NEW BEDFORD — The local longshoremen’s union picketed and temporarily shut down work at the Vineyard Wind site on Friday, just one day after officials gathered to celebrate the arrival of the first of hundreds of wind turbine parts to the Port of New Bedford. 

Members of the International Longshoremen’s Association Local 1413 (ILA) said Vineyard Wind has fallen short on its pledge to hire both Black and local workers. 

Union president Kevin Rose said 12 ILA members have part-time positions on the Vineyard Wind project out of more than 300 union workers. He said the demonstrations will continue until Vineyard Wind signs a contract guaranteeing full-time jobs and employment for more ILA members. 

“They keep kicking it down the road,” Rose said. “So until we get a contract, this is what we’re going to do. We’re going to stop the work.” 

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The UHL Felicity, a nearly 500-foot vessel loaded with heavy components to build the nation’s first large-scale offshore wind turbines, arrived in New Bedford from Portugal on Wednesday. After years of planning and false starts, it marked the physical arrival of the offshore wind industry in the Port of New Bedford. More components are scheduled to arrive in the coming weeks and months.

But on Friday morning, as ILA members formed a picket line blocking an entrance to the shipping yard, members of the other unions turned off the cranes in solidarity — effectively halting any unloading work and potentially creating a logjam for future  vessels. 

“That’s how we roll,” said one member of the International Union of Operating Engineers, who asked not to be identified by name. 

The ILA has deep roots on the New Bedford waterfront. Its members, most of whom are Cape Verdean, have unloaded cargo on the port for decades. Work has dried up as bulk shipping has outgrown the port, Rose said, and its members now mostly unload fruit juice containers on the State Pier. 

International Longshoremen’s Association members protest at the Marine Commerce Terminal. Credit: Eleonora Bianchi / The New Bedford Light

The prospect of offshore wind represented a glimmer of hope for ILA members, who thought it would mean not only more work, but years of steady employment as development ramps up along the East Coast, Rose said. But without a contract, he said steady employment is not guaranteed. 

“It would change the community,” he said. “But it’s not going to change the community if you don’t hire anybody local.” 

Tensions between Vineyard Wind and the ILA first began to emerge in 2021, when the company hosted a ceremony on the New Bedford waterfront to sign the first labor agreement in the offshore wind industry. The agreement committed the project to hiring 500 union workers; executives made further verbal commitments to hiring a local and diverse workforce.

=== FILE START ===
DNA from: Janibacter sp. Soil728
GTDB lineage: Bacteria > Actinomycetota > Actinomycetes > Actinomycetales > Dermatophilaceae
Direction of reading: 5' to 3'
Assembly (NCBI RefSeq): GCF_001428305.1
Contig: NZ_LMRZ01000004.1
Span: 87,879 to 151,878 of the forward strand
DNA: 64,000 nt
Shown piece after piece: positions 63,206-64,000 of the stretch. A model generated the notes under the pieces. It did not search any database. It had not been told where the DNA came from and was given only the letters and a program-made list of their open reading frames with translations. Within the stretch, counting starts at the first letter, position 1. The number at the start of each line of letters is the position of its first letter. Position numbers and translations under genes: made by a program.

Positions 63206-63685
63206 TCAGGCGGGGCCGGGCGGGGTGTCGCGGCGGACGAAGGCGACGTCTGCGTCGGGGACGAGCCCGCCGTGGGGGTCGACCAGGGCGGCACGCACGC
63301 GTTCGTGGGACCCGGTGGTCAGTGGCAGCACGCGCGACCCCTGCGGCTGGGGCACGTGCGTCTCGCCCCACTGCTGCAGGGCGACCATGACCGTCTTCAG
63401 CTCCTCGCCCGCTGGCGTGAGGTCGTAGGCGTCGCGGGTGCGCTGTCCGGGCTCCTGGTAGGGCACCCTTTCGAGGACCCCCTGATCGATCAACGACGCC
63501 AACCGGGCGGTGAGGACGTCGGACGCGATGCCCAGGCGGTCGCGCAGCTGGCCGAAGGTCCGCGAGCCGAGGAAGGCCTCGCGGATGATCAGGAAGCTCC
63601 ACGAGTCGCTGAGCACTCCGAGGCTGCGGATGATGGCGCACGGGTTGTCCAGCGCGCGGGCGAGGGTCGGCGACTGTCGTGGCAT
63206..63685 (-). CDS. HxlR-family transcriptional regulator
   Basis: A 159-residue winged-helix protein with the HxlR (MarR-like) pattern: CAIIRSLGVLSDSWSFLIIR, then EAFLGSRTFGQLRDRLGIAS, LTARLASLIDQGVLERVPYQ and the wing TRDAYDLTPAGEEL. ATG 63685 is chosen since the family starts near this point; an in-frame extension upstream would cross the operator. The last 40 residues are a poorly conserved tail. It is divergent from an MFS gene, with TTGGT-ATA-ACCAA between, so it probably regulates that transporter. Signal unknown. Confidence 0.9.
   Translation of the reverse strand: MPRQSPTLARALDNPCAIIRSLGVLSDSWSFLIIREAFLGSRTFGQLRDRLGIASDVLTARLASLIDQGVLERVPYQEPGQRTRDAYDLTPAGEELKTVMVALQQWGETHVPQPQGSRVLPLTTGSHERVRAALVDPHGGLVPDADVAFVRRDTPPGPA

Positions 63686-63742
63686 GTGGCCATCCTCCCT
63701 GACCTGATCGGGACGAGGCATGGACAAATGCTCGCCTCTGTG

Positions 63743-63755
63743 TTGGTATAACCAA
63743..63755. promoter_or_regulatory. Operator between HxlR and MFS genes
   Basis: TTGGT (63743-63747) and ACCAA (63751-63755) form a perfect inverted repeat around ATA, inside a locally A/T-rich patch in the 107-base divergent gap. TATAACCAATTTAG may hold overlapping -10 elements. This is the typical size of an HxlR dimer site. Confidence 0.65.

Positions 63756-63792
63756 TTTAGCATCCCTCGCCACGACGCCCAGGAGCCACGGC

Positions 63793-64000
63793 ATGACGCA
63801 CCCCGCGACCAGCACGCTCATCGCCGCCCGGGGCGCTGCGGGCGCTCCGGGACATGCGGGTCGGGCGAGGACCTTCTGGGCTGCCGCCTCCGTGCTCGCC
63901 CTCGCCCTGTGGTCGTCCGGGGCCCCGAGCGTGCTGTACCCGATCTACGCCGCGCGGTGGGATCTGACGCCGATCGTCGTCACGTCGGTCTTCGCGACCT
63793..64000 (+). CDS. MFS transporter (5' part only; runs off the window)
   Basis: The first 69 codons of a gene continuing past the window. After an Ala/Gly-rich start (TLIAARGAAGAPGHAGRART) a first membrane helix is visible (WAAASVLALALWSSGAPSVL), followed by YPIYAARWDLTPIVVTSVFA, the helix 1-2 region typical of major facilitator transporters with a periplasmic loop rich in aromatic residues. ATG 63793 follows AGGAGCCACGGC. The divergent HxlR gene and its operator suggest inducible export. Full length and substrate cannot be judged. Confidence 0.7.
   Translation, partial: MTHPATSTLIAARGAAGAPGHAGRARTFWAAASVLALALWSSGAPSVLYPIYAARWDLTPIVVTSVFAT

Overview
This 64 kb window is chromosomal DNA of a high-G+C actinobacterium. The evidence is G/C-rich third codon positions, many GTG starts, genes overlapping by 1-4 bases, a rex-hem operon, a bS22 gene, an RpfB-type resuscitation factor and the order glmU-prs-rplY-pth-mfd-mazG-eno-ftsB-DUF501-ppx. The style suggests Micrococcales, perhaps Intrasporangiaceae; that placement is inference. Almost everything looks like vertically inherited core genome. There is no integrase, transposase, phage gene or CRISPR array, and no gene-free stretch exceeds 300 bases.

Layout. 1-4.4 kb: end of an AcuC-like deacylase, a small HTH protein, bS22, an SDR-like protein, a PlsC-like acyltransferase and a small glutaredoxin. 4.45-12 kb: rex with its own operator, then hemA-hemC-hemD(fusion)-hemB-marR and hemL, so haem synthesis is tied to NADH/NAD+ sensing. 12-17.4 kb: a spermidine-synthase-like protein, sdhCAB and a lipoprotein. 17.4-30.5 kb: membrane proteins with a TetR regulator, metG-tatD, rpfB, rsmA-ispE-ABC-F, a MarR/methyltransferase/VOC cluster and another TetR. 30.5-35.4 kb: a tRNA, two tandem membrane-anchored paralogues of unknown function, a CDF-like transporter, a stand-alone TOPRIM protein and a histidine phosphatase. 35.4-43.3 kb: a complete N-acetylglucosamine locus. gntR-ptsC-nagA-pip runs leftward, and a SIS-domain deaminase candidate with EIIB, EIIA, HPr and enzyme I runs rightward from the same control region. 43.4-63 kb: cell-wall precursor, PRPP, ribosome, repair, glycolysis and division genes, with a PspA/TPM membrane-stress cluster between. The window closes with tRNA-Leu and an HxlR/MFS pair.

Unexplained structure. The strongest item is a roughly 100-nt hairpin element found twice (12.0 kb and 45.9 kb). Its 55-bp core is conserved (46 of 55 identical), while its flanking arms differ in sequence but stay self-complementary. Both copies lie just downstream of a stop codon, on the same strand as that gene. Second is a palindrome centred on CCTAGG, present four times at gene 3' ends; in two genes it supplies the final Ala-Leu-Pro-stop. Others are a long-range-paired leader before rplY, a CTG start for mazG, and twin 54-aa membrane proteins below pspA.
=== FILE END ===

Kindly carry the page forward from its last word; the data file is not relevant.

The agreement “will make sure local residents on the South Coast, Cape and islands can reap the greatest possible benefit from this new and growing industry,” announced Lars Pederson, who was then CEO of Vineyard Wind. 

But the ILA was left out of the labor agreement and forced to negotiate a contract separately. Now, on the dawn of offshore wind’s arrival in the Port of New Bedford, the ILA does not have an official contract with Vineyard Wind. Only 12 ILA members are working part-time positions on the Vineyard Wind project, Rose said, while over 100 workers from other unions have secured full-time positions. 

“Most of us live within blocks of the job site,” Rose said. “We’re right here. But they’re hiring all these other workers from out of state.” 

Vineyard Wind is currently negotiating with the ILA, though it is unclear if the company will meet the union’s demands in a signed contract. 

“Vineyard Wind is proud of our track record to build the nation’s first large-scale offshore wind project with union labor. Just yesterday, we celebrated a major milestone with the delivery of the first tower components to the Marine Terminal, which ILA members helped unload,” a Vineyard Wind spokesperson wrote. “With over 300 union employees having worked on the project to date, and many more to come, we will continue to find solutions with GE to help support union participation on our projects and remain confident that a compromise can be reached in New Bedford to support the ILA.” 

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